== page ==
Grants now open for university students studying the Great Barrier Reef

Post-graduate students passionate about the Great Barrier Reef are encouraged to apply for the Reef Guardian Research grants now open through the Great Barrier Reef Marine Park Authority.

Successful recipients through the grant program (previously called the Science for Management Awards) will contribute to the Authority’s research to address risks faced by the Great Barrier Reef, particularly in the context of a changing climate.

Great Barrier Reef Marine Park Authority Assistant Director Dr Fergus Molloy said the grants were open to Doctorate and Master’s students throughout Australia studying the Reef in the bio-physical and social sciences.

“These grants provide important support to reef science research students and acknowledge valuable investigations being conducted by a new generation of scientists,” Dr Molloy said.

“They’re also a way of getting early career scientists to consider their research in the context of management for better environmental outcomes.”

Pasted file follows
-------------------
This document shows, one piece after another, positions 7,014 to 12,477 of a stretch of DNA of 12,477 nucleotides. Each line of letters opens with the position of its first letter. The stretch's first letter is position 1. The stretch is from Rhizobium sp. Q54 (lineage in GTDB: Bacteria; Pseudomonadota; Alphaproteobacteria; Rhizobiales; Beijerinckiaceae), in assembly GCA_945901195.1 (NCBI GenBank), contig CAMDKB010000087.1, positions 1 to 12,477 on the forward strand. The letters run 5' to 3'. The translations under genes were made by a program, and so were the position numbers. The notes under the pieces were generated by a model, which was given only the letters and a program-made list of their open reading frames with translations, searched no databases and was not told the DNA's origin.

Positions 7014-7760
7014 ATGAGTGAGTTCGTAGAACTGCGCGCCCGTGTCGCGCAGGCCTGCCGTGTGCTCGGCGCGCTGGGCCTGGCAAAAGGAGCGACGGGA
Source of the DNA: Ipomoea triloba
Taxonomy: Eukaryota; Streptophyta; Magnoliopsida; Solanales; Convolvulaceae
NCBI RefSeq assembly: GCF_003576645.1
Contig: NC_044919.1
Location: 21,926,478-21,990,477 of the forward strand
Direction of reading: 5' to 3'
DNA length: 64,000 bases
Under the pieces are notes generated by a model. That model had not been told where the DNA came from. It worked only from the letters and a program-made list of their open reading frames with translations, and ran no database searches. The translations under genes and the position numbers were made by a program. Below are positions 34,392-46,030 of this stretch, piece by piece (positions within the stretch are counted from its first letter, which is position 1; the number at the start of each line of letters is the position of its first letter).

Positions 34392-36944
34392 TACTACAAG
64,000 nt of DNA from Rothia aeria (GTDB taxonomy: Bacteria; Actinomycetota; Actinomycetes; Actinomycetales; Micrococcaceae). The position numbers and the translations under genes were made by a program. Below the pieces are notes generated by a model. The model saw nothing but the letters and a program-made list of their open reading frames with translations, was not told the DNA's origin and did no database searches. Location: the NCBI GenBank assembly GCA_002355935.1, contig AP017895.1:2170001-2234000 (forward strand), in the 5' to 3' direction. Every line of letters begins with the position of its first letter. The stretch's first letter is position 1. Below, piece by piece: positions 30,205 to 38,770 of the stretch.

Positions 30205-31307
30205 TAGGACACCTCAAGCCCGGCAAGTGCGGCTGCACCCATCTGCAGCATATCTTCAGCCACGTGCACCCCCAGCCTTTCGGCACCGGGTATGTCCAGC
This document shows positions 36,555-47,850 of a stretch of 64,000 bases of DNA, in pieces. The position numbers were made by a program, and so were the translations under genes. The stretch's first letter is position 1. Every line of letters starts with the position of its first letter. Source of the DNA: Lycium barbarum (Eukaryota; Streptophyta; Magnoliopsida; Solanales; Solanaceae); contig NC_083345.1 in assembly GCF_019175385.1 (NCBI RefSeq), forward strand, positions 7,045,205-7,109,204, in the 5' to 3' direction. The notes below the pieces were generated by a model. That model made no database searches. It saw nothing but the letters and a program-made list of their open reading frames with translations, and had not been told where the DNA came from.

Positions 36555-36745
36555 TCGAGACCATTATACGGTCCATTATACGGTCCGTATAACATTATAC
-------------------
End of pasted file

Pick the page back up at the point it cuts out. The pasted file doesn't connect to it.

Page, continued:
While the Great Barrier Reef is one of the best managed reef ecosystems in the world, it is facing challenges that impact on its health. Key emerging science will help authorities to manage it more effectively.

Dr Molloy said the Reef Guardian Research grants provided an avenue for future leading marine and social scientists to contribute directly to management of the Great Barrier Reef Marine Park.

Molly Scott — a successful 2017 grant recipient who is focusing her research on ocean temperature and its impacts on the biology of commercially important reef fish — says being part of the program gave her great grounding for her reef science career.

“Through the grant, I have not only received some financial support for my research studies, which is extremely helpful, but I also have been able to make fantastic connections with scientists in the Authority.”

Project proposals may focus on any aspect of the physical, biological, social, cultural and economic aspects of the Great Barrier Reef, and could range from observing social attitudes towards Reef management to examining the biological characteristics of a particular reef species.

Projects addressing the management, conservation and sustainable use of the Great Barrier Reef Marine Park and the World Heritage Area in a changing climate are particularly encouraged.

Applications close on 14 February 2018, and successful candidates will be notified in April 2018.

For more information on the grants, email or go to Grant Connect or